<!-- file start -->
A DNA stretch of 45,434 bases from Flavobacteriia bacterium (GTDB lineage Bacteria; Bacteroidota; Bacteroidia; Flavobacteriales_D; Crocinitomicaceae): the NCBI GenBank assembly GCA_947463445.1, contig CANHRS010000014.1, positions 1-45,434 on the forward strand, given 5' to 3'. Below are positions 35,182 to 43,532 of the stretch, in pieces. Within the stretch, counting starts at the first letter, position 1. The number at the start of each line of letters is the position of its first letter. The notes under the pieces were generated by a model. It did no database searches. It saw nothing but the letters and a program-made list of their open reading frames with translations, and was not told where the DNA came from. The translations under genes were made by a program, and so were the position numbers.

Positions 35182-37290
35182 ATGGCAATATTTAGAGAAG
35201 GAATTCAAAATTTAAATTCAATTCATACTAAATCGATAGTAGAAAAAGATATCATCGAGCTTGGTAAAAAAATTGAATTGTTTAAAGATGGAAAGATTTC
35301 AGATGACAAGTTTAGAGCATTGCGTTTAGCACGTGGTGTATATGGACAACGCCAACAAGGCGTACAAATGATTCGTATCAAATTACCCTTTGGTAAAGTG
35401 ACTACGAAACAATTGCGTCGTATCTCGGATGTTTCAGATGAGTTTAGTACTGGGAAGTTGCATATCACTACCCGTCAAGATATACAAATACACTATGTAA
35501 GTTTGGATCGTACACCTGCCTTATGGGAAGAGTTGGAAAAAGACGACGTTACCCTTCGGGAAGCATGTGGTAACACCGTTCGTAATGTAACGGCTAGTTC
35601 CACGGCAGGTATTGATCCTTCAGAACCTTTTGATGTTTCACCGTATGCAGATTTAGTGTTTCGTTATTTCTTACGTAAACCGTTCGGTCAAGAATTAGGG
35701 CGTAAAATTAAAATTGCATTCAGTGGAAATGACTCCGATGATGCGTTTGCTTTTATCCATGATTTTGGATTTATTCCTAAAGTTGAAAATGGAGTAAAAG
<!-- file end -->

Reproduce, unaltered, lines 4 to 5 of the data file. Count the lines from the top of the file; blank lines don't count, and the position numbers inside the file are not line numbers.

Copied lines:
35201 GAATTCAAAATTTAAATTCAATTCATACTAAATCGATAGTAGAAAAAGATATCATCGAGCTTGGTAAAAAAATTGAATTGTTTAAAGATGGAAAGATTTC
35301 AGATGACAAGTTTAGAGCATTGCGTTTAGCACGTGGTGTATATGGACAACGCCAACAAGGCGTACAAATGATTCGTATCAAATTACCCTTTGGTAAAGTG